Members of a National Socialist group face criminal charges in the zionist occupied Germany after staging a torch-wielding march through parts of Nuremberg used by Adolf Hitler to stage rallies in the 1930s.
Saturday's procession, which included those affiliated to the patriotic National Democratic Party (NPD) and Wodan's Erben Germania, began at a hostel for refugees in the Bavarian city.
Police asked the gathering to disband but the group, dressed in black, later re-assembled and marched towards Nuremberg's former NSDAP rally grounds holding lit torches.
Members of the group posed on the Zeppelinfeld tribune, an arena which was once adorned by a large swastika that provided seating for 200,000 National Socialist faithful.
Police in Bavaria later apologised for missing chances to stop the march, saying they had "used historically sensitive sites for propaganda purposes".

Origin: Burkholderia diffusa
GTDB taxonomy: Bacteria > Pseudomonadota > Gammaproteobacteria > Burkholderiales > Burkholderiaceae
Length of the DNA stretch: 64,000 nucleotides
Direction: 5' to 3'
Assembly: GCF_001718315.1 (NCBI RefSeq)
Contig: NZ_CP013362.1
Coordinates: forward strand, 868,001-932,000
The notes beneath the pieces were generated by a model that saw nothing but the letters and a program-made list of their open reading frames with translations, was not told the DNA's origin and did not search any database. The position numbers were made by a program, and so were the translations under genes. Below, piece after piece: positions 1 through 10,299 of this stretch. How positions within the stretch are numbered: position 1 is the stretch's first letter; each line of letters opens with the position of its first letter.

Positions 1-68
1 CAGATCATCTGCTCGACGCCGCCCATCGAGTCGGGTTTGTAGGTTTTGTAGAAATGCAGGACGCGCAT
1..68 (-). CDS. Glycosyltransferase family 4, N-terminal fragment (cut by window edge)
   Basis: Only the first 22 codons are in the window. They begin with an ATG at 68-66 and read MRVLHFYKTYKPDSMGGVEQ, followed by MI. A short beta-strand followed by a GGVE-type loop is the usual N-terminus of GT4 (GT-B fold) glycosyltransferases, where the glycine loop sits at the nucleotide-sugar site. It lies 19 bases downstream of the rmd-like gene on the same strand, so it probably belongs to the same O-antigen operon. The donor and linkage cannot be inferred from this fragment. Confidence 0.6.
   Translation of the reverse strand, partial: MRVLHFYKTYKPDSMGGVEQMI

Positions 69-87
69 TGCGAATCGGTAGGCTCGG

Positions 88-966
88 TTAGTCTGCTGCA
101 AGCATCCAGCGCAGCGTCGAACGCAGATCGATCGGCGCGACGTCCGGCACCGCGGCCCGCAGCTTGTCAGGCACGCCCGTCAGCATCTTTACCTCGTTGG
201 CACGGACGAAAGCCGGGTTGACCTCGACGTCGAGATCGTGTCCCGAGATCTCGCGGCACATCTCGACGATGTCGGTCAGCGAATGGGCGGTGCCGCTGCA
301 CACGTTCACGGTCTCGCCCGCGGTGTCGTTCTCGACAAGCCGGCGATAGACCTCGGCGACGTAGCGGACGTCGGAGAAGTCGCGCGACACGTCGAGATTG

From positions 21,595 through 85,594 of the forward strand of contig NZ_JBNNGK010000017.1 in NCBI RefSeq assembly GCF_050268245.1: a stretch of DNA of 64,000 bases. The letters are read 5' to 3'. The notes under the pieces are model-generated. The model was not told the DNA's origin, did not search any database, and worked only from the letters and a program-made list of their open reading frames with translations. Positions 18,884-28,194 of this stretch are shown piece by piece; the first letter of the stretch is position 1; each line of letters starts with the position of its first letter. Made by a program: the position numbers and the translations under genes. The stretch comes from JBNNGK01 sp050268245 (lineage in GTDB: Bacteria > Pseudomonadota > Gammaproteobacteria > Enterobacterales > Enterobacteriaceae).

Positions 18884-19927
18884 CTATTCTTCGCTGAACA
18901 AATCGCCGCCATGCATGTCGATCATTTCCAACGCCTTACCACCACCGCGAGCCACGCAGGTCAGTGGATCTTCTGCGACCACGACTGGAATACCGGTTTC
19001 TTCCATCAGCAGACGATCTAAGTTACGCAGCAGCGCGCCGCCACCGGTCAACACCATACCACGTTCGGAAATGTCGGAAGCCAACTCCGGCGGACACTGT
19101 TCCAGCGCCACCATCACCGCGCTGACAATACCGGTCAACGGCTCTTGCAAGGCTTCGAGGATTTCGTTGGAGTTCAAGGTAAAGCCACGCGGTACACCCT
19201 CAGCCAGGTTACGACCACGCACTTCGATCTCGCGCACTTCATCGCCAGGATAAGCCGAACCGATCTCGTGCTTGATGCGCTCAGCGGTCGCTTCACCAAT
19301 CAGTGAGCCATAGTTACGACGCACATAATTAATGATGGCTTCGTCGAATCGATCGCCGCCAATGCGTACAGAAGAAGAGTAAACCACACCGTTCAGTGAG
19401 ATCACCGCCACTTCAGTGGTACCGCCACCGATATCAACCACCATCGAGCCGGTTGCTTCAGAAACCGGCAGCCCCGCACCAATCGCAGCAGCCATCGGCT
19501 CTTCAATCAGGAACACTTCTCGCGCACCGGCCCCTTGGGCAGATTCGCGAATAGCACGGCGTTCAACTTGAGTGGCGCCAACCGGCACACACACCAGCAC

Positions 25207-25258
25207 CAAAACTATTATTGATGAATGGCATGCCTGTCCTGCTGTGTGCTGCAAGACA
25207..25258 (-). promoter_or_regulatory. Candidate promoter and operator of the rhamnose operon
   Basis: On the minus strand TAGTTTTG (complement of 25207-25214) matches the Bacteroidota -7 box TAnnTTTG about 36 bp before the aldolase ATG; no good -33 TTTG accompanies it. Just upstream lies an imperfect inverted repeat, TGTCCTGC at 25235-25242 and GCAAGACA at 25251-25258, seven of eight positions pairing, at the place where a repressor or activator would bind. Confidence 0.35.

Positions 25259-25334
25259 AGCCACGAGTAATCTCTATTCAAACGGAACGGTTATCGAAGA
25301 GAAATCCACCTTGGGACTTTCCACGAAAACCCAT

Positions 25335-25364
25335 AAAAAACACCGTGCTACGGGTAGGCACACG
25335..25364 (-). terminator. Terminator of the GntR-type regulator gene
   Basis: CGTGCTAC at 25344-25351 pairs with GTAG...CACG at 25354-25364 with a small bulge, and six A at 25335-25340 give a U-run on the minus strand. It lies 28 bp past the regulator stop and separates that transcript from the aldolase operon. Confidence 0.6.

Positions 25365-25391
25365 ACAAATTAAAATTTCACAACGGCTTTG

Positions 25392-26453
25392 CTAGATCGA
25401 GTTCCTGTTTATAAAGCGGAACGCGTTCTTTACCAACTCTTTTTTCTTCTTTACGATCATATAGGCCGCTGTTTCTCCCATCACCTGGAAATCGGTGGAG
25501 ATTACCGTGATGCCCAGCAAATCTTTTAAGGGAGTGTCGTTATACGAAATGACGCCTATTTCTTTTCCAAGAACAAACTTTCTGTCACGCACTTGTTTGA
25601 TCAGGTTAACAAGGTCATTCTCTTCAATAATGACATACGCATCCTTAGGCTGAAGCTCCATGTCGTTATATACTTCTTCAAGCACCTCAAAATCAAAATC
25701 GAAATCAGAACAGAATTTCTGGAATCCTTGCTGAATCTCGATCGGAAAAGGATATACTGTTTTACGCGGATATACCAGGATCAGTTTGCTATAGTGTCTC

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Anti-fascist groups expressed outrage that the procession was able to go ahead unhindered.
Max Gnugesser-Mair, of the Nuremberg Stop the Nazi Alliance, said he was “stunned that there can once again be Nazi torchlight marches on the historic site in the former city of the Nuremberg Rallies … such events must be prevented”.
Sebastian Hansen, of Bavaria's Green Youth, has filed a criminal complaint against the rally for “glorifying the Nazis”.
Robert Pollack of Nuremberg’s public order office said he was also considering action against those involved.
Bavaria's Office for the Protection of the Constitution has designated Wodan's Erben Germania as a "right-wing extremist group" while the NPD is an "ultranationalist group" founded as successor to the German Reich Party.
The government has struggled with how to preserve its NS-era monuments without allowing them to become meeting points for the patriots.
Chief among them is the Zeppelinfeld arena, a huge complex designed by Albert Speer, Hitler’s favourite architect.
The site, one of Germany’s largest listed building complexes, is protected by law but has fallen into disrepair in recent years.